Shut Up and Play the Hits
A little over a year ago, James Murphy announced that his band, the indie dance-punk group LCD Soundsystem, would play its final show at Madison Square Garden in April. For many, the announcement came out of the blue—the band had released three critically-adored, fan-beloved records, and seemed to be at the top of its game. But that was the idea: “If it’s a funeral, let’s have the best funeral ever,” reads the title card that opens Shut Up and Play the Hits, a documentary about that final show and the forty-eight hours before and after. It’s a glorified concert film, but one that aims to be something more, to varying effect.
For those of us who, say, watched the final performance alone in the wee hours of the morning on a patchy livestream thousands of miles away, and for whom never seeing the band live is a great life regret, Shut Up and Play the Hits is about as close as we’re likely to get. The film capturing this last hurrah screened in a small number of theaters around the US on July 18, in an attempt at recreating the concert vibe. As Murphy explained, “it seemed like it would be better to see this in a theater that was pretty full, and pretty full of other people who actually wanted to be there,” and while people weren’t exactly getting up and dancing in their seats, there was a lot of vigorous head-nodding. The live show emphasizes the punk aspects of the band’s sound without losing any of the dance, and footage of ecstatic concertgoers letting loose is a highlight. Getting people moving is the LCD Soundsystem ethos: Murphy says the band grew out of wanting “to play for people who were having fun.”
At one point, the band launches into “North American Scum” with the backing of Canadian-American indie-rock superstars Arcade Fire; as Murphy rambles through an introduction, vocalist Win Butler yells out the film’s title. And while the concert itself ran nearly four hours, the film instead tends towards the hits, featuring songs like “All My Friends,” “Dance Yrself Clean,” and “Losing My Edge.” But amidst all the fun, the camera keeps returning to one kid who’s crying inconsolably throughout the show. For all its insistence on having a good time, LCD Soundsystem has always been much more than a party band to fans. “Did we not just pull off a high school play at Madison Square Garden?” Murphy asks as the film opens, and it’s more apt than the comparison to a funeral in its evocation of shared experience and bittersweet triumph.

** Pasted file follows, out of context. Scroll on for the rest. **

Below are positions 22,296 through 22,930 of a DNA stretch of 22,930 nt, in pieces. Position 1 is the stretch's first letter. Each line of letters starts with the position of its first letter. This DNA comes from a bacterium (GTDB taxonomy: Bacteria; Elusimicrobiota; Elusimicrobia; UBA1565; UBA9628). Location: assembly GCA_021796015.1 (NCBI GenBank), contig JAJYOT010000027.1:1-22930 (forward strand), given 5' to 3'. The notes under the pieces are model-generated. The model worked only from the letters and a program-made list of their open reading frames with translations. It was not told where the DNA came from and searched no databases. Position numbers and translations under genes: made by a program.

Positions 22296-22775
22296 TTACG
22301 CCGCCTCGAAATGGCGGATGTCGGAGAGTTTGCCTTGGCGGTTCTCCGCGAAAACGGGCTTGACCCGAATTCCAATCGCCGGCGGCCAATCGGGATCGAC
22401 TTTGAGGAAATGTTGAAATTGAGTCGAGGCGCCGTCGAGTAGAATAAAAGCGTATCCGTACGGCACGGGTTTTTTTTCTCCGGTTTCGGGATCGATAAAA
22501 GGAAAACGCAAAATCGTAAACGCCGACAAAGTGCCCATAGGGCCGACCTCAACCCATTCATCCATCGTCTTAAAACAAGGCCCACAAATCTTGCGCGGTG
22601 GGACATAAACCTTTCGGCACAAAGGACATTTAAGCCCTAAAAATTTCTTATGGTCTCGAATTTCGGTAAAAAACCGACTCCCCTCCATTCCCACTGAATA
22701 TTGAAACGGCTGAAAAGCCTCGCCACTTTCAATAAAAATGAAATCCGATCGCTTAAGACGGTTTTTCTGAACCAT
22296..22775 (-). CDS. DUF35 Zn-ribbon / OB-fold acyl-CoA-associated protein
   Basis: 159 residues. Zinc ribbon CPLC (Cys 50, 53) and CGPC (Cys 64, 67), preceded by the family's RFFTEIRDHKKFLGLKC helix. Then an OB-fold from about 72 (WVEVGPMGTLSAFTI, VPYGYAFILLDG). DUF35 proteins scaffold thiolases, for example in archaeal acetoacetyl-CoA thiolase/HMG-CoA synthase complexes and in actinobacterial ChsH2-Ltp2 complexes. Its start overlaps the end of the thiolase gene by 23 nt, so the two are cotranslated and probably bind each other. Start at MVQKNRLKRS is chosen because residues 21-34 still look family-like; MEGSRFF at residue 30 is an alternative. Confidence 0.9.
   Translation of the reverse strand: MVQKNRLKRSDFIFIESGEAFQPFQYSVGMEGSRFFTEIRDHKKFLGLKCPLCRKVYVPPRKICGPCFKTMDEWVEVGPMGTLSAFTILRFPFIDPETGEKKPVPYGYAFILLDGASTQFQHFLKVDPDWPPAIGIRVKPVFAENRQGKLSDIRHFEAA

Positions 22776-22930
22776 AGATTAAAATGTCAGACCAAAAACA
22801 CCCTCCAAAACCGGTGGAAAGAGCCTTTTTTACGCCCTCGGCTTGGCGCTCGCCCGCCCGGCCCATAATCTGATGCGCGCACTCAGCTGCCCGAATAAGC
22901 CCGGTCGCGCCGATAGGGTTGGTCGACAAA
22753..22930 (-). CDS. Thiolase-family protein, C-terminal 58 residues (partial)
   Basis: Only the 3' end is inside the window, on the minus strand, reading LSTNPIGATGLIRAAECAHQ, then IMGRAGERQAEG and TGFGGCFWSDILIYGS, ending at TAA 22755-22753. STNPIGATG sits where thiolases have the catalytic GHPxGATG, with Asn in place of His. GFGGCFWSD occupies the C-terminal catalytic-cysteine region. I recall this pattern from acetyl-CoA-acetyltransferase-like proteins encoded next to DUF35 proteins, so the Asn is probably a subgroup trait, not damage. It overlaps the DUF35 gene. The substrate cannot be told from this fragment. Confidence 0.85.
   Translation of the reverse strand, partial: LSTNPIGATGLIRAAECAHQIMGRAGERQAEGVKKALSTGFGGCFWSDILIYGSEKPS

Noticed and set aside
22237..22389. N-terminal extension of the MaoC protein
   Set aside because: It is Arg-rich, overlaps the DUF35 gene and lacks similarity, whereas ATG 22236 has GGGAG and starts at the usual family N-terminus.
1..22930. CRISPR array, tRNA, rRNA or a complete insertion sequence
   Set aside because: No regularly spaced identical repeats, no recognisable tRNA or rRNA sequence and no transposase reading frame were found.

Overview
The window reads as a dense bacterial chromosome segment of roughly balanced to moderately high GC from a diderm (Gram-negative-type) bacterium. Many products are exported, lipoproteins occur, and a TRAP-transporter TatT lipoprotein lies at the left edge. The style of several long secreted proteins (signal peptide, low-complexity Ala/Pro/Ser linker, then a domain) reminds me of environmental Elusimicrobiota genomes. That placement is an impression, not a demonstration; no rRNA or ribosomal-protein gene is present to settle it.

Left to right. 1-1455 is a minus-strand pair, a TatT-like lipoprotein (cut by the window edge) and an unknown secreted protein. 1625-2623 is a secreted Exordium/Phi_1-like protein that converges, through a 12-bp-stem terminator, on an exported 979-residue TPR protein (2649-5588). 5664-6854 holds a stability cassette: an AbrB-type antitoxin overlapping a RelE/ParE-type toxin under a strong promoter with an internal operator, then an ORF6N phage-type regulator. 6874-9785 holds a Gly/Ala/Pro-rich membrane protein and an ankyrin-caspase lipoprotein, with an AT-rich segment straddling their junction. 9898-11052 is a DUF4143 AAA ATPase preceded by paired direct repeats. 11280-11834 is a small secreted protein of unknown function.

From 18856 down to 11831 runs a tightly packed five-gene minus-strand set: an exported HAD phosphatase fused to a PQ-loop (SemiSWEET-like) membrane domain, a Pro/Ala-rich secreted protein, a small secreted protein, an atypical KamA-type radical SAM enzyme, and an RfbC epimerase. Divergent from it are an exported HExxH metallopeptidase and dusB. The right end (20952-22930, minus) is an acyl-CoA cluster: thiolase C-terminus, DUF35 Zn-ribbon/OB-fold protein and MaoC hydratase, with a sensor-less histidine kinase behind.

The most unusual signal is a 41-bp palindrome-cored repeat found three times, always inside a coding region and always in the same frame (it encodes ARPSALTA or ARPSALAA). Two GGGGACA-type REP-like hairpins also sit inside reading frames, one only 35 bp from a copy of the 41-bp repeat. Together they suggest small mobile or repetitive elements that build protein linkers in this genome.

The non-concert footage is more of a mixed bag: Murphy is funny, thoughtful, and self-deprecating throughout, but many of the morning-after shots, while well-edited, are a bit too pointed, seeming like a hipster version of a “Stars! They’re Just Like Us” feature of a celebrity magazine (James Murphy walks his dog! Makes coffee! Puts on pants!). Interspersed with Murphy’s musings on stardom and coolness—”this isn’t a person whose foot would hurt because he kicked something the night before,” he says of David Bowie, and he can’t quite wrap his mind around the idea of Nick Cave checking his email—the implied parallels are sometimes overly insistent, particularly given the carefully framed, nostalgia-gauzed cinematography, which looks great but feels overdone in the age of Instagram.
In addition to footage of Murphy’s daily life, there’s also a fair amount of material from an interview with an occasionally cloying, self-describedly pretentious, but nonetheless effective Chuck Klosterman. He keeps pushing Murphy to identify LCD Soundsystem’s defining failure, and Murphy eventually concedes that it might be quitting, mentioning something Kanye West once said about fear of true stardom: “That’s the hipster justification of failure…Everyone who could be a real rock star is just fucking scared.” Murphy keeps saying he doesn’t want a rock star life—he wants kids, to take the subway, to eat wherever he wants—but he can’t help but wonder whether that’s a good enough reason to quit, and you can’t help but wonder whether he’s just kidding himself. Onstage at the Garden, he looks incredibly sad. Towards the end of the film, as he stands alone in a storage room, he starts to cry.
At one point, Murphy tells Klosterman that talking about himself in endless interviews bores him, but he still feels compelled to constantly clarify his meaning. And indeed, the entire film feels like an act of revision and revisiting—a chance for more people to see the band’s final show, yes, but more importantly, a chance to understand why the last show happened that way, and for the ragged edges of a seemingly clean break to show. In that, Shut Up and Play the Hits will feel less like an act of closure for devoted fans than the reopening of a wound.
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